Mr. Armour, who lived five years near Sligo, said:—"The Connaught folks have no idea of preparing for to-morrow. They are almost entirely destitute of self-reliance. So long as they can carry on from one day to another they are quite content. The bit of ground they live on is not half cultivated. In the summer time you may see two or even three crops growing up together. If they had potatoes on last, they got them up in the most slovenly way, leaving half the crop in the ground. They just hoak out with a stick or a bit of board what they require for that day's food, picking the large ones and leaving the small ones in the ground. Oats or something else will be seen half-choked with weeds and the growth from the potatoes so left. The slovenliness of these people is most exasperating. Of course they are all Home Rulers in effect, though not in theory. By that I mean that they have no politics, except to produce politicians by their votes. They know no more of Home Rule than they know of Heidsieck's champagne, or Christmas strawberries, or soap and water, or any other unknown commodity. They are precisely where their ancestors were, except for the crop of potatoes, which enables them to exist in greater luxury and with less trouble. Their way is to plant the potatoes, dig them as required, and live on them either with the aid of a cow or with the butter-milk of a neighbour who has a cow. No provision for the future is attempted, because the relatives are sure to provide for the worn-out and sickly. That shows their goodheartedness, but it does away with self-dependence. There are some things so deeply ingrained in the Irish character that nothing and nobody can touch them. The very priests themselves cannot move them. Although these people believe that the priests could set them on fire from head to heel, or strike them paralytic, or refuse them entrance into heaven, yet the force of habit is so great, and the dread of public opinion is so powerful, that the people, so long as they remain in Ireland, will never depart a hair's-breadth from the old ways."
A woman who washed and tidied her children would be a mark for every bitter tongue in the parish. A striking case came under my own observation. A woman of the place was speaking most bitterly of another, and she finished up with,—
"She's the lady all out, niver fear. Shure, she washes and dhresses the childer ivery mornin', and turns out the girls wid hats on their heads an' shoes on their feet. Divil a less would sarve her turn! She has a brick flure to her house, an' she washes it—divil a lie I tell ye—she washes it—wid wather—an' wid soap an' wather, ivery Sattherday in the week! The saints betune us an' harm, but all she wants now is to turn Protestant altogether!"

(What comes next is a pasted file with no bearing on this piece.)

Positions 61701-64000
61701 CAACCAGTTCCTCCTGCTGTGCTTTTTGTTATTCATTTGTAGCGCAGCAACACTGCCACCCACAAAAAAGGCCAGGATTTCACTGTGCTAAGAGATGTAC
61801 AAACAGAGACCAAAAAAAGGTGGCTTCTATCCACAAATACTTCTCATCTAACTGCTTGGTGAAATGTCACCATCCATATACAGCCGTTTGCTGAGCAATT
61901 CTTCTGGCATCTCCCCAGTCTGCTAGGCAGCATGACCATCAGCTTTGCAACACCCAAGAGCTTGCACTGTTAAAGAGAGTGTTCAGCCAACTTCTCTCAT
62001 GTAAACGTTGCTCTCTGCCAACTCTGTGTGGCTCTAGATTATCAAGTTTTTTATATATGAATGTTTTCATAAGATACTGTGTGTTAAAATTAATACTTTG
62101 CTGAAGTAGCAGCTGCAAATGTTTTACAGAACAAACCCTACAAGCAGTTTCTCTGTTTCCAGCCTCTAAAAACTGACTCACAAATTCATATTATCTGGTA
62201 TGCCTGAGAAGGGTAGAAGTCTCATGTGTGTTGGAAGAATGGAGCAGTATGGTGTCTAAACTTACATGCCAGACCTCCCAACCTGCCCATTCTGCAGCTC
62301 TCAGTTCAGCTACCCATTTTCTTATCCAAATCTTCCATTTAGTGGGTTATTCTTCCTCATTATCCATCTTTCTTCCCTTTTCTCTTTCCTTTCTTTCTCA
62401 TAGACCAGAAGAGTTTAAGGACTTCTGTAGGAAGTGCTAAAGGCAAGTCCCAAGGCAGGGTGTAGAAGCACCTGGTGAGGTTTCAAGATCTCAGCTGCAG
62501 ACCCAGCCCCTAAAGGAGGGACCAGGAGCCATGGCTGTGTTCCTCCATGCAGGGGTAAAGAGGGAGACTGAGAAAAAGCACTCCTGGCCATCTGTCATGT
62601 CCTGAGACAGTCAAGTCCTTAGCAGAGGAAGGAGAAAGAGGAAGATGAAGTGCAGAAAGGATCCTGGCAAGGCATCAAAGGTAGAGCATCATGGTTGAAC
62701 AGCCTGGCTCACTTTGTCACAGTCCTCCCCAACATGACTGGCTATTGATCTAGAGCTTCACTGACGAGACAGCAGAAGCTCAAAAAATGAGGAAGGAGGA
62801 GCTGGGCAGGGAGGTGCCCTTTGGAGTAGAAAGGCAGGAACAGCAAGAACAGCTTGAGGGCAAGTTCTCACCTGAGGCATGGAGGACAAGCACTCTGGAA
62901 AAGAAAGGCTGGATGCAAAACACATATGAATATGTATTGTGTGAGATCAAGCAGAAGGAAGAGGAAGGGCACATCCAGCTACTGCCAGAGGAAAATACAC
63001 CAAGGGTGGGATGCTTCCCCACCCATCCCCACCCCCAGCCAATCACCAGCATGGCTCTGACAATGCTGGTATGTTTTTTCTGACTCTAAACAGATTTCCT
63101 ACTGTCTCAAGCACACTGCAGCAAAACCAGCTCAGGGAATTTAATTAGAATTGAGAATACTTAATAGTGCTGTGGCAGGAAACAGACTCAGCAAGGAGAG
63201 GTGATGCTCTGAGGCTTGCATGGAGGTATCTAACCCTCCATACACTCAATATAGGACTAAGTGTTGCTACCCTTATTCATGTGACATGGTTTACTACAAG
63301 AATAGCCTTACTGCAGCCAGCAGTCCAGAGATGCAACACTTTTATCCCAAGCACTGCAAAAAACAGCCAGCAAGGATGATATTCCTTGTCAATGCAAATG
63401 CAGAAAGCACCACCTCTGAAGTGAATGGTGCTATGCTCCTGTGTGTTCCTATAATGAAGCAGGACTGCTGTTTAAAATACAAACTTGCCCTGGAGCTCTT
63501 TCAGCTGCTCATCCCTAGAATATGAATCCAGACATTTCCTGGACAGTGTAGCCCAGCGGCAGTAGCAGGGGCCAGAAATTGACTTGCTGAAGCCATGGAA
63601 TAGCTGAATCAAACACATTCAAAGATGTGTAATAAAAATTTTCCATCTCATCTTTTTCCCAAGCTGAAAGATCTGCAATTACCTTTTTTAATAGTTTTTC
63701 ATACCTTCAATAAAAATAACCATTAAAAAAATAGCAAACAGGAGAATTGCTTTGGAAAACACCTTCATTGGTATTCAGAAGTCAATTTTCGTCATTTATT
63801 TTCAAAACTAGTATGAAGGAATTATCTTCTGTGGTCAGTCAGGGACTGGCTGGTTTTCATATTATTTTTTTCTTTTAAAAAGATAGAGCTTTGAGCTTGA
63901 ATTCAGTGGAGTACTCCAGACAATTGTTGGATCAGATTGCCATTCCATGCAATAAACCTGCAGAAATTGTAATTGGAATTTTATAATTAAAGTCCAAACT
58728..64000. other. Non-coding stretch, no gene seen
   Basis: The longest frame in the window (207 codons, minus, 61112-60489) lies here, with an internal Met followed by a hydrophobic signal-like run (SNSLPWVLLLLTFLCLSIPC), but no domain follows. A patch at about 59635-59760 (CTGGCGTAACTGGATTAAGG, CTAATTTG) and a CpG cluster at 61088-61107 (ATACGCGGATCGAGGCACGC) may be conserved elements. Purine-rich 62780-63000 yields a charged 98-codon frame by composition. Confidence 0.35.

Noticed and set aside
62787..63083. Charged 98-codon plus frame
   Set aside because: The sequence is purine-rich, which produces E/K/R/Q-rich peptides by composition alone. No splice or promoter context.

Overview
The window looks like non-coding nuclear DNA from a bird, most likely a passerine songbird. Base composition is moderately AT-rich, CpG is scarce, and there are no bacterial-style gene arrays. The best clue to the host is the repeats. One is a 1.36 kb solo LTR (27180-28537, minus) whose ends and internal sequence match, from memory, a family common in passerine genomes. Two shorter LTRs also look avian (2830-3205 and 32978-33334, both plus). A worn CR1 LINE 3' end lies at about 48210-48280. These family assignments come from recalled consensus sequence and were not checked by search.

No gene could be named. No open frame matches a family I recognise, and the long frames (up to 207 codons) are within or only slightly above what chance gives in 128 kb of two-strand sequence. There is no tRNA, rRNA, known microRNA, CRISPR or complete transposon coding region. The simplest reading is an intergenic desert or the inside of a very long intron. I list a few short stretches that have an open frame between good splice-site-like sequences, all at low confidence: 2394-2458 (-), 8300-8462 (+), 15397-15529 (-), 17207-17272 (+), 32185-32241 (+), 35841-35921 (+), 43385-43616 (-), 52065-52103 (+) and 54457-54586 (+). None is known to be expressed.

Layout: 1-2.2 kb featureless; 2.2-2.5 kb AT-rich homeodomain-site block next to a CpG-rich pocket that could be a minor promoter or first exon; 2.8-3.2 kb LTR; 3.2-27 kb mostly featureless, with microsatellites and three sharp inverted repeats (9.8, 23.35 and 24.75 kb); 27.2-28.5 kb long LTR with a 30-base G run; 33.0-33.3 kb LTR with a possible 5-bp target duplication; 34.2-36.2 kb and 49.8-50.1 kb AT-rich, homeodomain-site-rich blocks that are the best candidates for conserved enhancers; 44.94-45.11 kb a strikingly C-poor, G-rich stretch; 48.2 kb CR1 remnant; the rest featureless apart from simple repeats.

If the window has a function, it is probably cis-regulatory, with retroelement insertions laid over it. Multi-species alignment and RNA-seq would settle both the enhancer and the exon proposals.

Four miles away is the village of Carnaun, and there I met Philip Fahy, with his son Michael, and another young fellow, all three returning from field work, wearily toiling along the rocky road which runs through the estate of Major Lobdell. The party stopped and sat down to smoke with me. The senior took the lead, not with a brogue but with an accent, translating from the Irish vernacular as he went on. "Long ye may live! We're glad we met ye, thanks be to God. Yer honner's glory is the foinest, splindidist man I seen this twinty year. May God protect ye! 'Tis weary work we does. That foine, big boy ye see foreninst ye, has eighteenpence a day, nine shillin' a week. 'Tis not enough to support him properly. I have a son in England, the cliverist lad ye seen this many a day. Sich a scholar, 'twould be no discredit to have the Queen for his aunt, no it wouldn't. No, he's only just gone, an' I didn't hear from him yet. I didn't tell ye where he'd be, for I wouldn't know meself. But me other boys is goin', for they tell me things will be afther getting worse. God help us, an' stand betune us an harm! Did ye hear of the Home Rule Bill? What does it mane at all, at all? Not one of us knows, more than that lump of stone ye sit on. Will it give us the land for nothin'? for that's all we hear. We'd be obliged av ye could axplain it a thrifle, for sorra a one but's bad off, an' Father O'Baithershin says, Howld yer whist, says he, till ye see what'll happen, says he. Will we get the bit o' ground without rint, yer honner's glory?"
Philip was dressed for agricultural work in the following style, which is clearly considered the correct thing in Galway. One tall "top-hat," with a long fur like that of a mangy rabbit, waving to the jocund zephyrs of Carnaun; one cut-away coat of very thick homespun cloth, having five brass buttons on each breast; breeches and leggings and stout boots completed the outfit, which fitted like a sentry-box, and bore a curiously caricatured resemblance to the Court suit of a Cabinet Minister in full war-paint. The spades with which the labourers till the ground are strange to the English eye, and seem calculated to get through the smallest amount of work with the greatest amount of labour. That they were spades at all was more than I could make out. "What are those implements?" I asked, to which the answer came, "Have ye no shpades in England thin!"